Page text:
Administrators advocate through their broader understanding of processes and systems. They work with city officials for the placement of a bus stop to make a location more accessible or provide bilingual staff to assist with registration. Processes are designed to make it easier for students to join classes or lessons. Administrators assess the needs of the community and ensure they are meeting the needs of their community.
Board members use their influence to bring issues forward to the larger community. They guide administration with their knowledge to create accountability to social justice, equity, and equality within the organization. They often provide a vision that is then put into action by administrators and faculty.
A second way that faculty, administrators, and board members advocate is by how they bring others into their circles. How do they invite those who may have been overlooked or whose voices have not been heard? How do they make sure that all are part of the conversation? How do they mentor future leaders? How do they use their influence to build others up? How do more students gain access to music education? These are questions that community music schools address every day.
A very specific way that community music schools bring others into the circle is through their hiring practices. Hiring practices such as Equal Opportunity Employment and Affirmative Action Plans are frameworks publicly stating how an organization will include people with more diverse backgrounds. As with any policy, development and use of a community music school's hiring practices needs to be intentional and thoughtful. You cannot simply put a policy in place and then expect it to do the work. It has to be a tool used by the organization for social justice purposes.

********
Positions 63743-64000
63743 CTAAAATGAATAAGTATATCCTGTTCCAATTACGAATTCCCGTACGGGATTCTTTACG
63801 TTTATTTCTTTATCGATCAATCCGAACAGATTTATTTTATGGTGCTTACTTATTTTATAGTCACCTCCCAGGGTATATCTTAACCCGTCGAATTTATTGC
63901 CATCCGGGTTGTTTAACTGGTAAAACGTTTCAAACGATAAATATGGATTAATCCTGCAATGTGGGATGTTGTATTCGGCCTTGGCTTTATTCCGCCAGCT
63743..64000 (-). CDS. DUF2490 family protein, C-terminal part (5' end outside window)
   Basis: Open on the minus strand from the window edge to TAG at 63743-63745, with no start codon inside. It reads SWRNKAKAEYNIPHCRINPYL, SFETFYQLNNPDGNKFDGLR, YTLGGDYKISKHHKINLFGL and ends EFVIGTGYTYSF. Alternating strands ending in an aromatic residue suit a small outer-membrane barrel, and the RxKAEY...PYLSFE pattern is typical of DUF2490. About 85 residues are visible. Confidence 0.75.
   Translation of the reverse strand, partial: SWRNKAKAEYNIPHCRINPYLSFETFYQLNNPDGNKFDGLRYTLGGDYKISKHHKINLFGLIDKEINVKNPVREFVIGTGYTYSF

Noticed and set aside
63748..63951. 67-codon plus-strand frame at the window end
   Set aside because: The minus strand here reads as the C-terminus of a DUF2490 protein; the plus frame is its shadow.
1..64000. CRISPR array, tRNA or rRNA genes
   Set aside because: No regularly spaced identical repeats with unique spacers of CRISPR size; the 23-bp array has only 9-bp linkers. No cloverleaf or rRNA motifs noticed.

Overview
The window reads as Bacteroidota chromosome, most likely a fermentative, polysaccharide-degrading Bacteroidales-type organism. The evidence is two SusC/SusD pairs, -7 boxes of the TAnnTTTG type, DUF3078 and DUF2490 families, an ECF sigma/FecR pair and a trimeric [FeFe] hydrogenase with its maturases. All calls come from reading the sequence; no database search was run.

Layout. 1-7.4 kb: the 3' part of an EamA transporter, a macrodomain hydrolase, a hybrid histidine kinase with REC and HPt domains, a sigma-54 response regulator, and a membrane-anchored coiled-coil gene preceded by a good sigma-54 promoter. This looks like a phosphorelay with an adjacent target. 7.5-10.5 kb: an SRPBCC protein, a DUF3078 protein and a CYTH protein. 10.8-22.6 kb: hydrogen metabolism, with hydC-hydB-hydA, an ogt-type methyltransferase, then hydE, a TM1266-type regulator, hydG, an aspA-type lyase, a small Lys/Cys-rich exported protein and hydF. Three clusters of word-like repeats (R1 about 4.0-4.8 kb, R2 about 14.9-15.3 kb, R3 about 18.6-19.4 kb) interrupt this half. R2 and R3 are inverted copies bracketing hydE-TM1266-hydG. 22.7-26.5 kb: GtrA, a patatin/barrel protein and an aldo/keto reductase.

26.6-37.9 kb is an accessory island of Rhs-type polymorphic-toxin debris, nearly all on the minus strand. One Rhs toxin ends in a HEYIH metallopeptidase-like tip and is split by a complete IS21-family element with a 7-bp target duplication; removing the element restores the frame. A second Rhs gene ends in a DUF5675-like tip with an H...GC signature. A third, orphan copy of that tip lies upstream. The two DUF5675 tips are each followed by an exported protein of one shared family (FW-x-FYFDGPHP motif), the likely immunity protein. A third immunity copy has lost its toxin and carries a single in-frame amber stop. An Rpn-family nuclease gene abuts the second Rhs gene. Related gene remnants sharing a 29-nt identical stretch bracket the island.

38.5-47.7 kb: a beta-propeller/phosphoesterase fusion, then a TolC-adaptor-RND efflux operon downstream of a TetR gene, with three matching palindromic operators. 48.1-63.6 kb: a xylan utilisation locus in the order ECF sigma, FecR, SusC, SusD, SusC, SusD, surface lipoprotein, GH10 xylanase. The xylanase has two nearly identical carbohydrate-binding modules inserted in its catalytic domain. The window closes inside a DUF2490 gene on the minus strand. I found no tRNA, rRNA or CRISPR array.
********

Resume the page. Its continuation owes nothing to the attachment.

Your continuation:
Related to the hiring of faculty is the capacity to hire faculty with a variety of musical backgrounds. A community music school can be proactive and hire faculty with expertise in World Music, gamelan, bodran, and didgeridoo—to name a few. This helps give these instruments a wider voice and the wider background will benefit students and faculty.
Another way is to think about the question: How do I find a job as a music teacher? Often in the independent studio one has to have the means in order to actually set up a studio. Community music schools are frequently able to offer employment positions to teachers, eliminating the start-up costs for early-career teachers. Organizations have clear hiring practices that assist teachers in finding positions and filling a need in a community more quickly than starting their own studio.
It is this increased diversity of interactions and connections that make community music schools—in an intrinsic way— advocates for social justice. But another possible view of this diversity of voice is as our conscience. Having multiple voices as a part of the conversation helps us make sure that our feet match our words. Our deeds must match what we say. If we say we want different voices to speak, then we must be sure to give them the opportunity to speak and listen to what they say. If we want to serve the underserved, we need to have locations that are conveniently located for those populations. Organizational processes have to be clear so that all can participate. As individuals we have blind spots, mores, and prejudices that can unknowingly get in the way. Having coworkers who call us out on these errors serves everyone.